Burma and Somalia have been jointly ranked by Transparency International as the world's most corrupt countries.
A young Burmese boy seeks refuge in Thailand
The index is based on perceptions of public sector corruption in 180 countries and territories.
There is strong correlation between poverty and corruption, said Huguette Labelle, chair of the watchdog.
At the bottom of the table, ahead of Somalia and Burma, were Iraq, Haiti, Uzbekistan and Tonga.
Denmark joined Finland and New Zealand at the head of the table, which was compiled by the Berlin-based watchdog. Forty per cent of the countries where corruption is perceived as rampant were classified by the World Bank as low income countries, Transparency International said.
"Despite some gains, corruption remains an enormous drain on resources sorely needed for education, health and infrastructure," Ms Labelle said.
TEN MOST CORRUPT STATES
Last year, Haiti headed the rankings.
Among those countries whose corruption score had worsened over the past year were Thailand, Austria and Jordan, Transparency International said.
Scores were significantly higher in several African countries in the 2007 index, with Namibia, South African and Swaziland making progress in the fight against corruption.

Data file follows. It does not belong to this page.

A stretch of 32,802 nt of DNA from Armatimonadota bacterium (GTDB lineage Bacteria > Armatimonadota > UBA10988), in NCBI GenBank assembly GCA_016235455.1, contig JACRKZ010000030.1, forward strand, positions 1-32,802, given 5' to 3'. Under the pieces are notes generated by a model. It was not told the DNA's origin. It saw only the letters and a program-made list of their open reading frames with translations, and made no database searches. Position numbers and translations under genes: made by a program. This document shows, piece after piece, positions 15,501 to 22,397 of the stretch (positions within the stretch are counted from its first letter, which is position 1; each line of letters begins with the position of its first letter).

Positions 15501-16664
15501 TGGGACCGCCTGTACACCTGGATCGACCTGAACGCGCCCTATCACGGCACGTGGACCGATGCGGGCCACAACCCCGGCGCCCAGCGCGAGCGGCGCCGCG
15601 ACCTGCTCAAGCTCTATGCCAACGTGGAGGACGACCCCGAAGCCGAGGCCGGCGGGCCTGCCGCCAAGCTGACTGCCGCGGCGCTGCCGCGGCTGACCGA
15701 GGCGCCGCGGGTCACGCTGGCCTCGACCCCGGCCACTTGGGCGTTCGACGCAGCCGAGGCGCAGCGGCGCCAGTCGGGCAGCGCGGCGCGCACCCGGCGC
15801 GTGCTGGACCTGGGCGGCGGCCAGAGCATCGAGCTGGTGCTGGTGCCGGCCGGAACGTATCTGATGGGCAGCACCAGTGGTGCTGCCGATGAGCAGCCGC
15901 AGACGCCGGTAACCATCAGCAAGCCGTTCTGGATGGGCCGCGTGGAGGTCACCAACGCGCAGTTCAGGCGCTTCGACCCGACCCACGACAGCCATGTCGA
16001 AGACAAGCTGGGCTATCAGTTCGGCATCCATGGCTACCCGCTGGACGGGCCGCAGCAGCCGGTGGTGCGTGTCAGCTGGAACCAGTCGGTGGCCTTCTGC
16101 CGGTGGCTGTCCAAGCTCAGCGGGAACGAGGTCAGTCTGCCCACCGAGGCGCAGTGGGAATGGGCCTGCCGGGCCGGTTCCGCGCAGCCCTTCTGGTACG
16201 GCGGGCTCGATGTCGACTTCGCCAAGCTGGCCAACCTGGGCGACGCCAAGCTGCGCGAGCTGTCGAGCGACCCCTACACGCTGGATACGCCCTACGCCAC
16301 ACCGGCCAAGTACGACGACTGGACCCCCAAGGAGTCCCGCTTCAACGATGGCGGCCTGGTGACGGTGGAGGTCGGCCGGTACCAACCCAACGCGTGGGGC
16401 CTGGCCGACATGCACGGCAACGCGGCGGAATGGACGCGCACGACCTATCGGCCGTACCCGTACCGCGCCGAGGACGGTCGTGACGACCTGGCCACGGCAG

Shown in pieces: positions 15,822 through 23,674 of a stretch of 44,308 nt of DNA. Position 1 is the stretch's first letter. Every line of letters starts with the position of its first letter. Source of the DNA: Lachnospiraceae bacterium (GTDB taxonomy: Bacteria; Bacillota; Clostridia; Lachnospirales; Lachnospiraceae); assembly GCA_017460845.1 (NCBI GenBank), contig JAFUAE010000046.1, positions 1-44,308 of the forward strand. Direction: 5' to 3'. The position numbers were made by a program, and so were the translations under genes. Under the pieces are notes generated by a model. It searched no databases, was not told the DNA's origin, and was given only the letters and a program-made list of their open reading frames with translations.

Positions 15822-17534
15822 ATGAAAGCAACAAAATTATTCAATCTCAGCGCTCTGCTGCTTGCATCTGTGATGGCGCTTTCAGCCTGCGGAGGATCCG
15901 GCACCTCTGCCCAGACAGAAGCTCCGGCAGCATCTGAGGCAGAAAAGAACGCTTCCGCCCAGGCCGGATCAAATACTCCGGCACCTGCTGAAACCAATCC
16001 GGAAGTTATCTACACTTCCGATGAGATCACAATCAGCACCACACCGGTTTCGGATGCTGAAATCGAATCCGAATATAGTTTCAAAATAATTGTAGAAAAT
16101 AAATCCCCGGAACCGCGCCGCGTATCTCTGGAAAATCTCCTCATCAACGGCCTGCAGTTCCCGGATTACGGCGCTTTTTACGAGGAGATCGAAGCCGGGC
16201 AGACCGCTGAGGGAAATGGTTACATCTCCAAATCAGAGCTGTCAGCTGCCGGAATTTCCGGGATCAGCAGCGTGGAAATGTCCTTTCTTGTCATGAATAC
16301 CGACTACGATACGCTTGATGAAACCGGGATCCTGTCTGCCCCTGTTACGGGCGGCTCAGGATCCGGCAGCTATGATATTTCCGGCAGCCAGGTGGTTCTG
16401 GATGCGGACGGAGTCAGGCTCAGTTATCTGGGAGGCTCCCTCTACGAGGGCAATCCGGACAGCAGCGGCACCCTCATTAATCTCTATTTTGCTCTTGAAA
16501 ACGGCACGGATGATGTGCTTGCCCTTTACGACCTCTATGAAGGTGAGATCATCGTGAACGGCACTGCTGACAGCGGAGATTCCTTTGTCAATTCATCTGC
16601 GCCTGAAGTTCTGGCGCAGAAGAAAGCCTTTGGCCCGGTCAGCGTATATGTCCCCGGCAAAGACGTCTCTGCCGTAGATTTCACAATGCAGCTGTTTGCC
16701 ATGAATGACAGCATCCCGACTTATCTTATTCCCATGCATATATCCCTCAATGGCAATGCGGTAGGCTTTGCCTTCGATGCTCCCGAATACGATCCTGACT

Gainers were also concentrated in Eastern Europe, with improvements in Croatia, Czech Republic and Romania testament to the impact of the European Union accession process on corruption.
Burma, also known as Myanmar, has consistently ranked among the world's most corrupt countries.
The southeast Asian country is ruled by a military junta which has suppressed almost all dissent.
Tens of thousands of monks and civilians have staged anti-government protests in recent weeks. On Wednesday, Burmese police used batons and tear gas to beat back monks and other demonstrators in Rangoon as a new march began at the city's holiest shrine.
TEN LEAST CORRUPT STATES
Somalia has been without an effective central government since a military regime collapsed in 1991.
Years of fighting between rival warlords combined with famine and disease have led to the deaths of up to one million people.
Transparency International said that top scores enjoyed by wealthy countries in Europe, East Asia and North America, did not mean that these places could rest on their laurels.
Corruption often has an international dimension that implicates top scorers, the watchdog said.
Global financial centres play a central role in allowing corrupt officials to hide their ill-gotten gains and bribe money often originates from multinationals based in rich countries.
The UK was ranked in joint 12th place with Luxembourg as one of the least corrupt countries.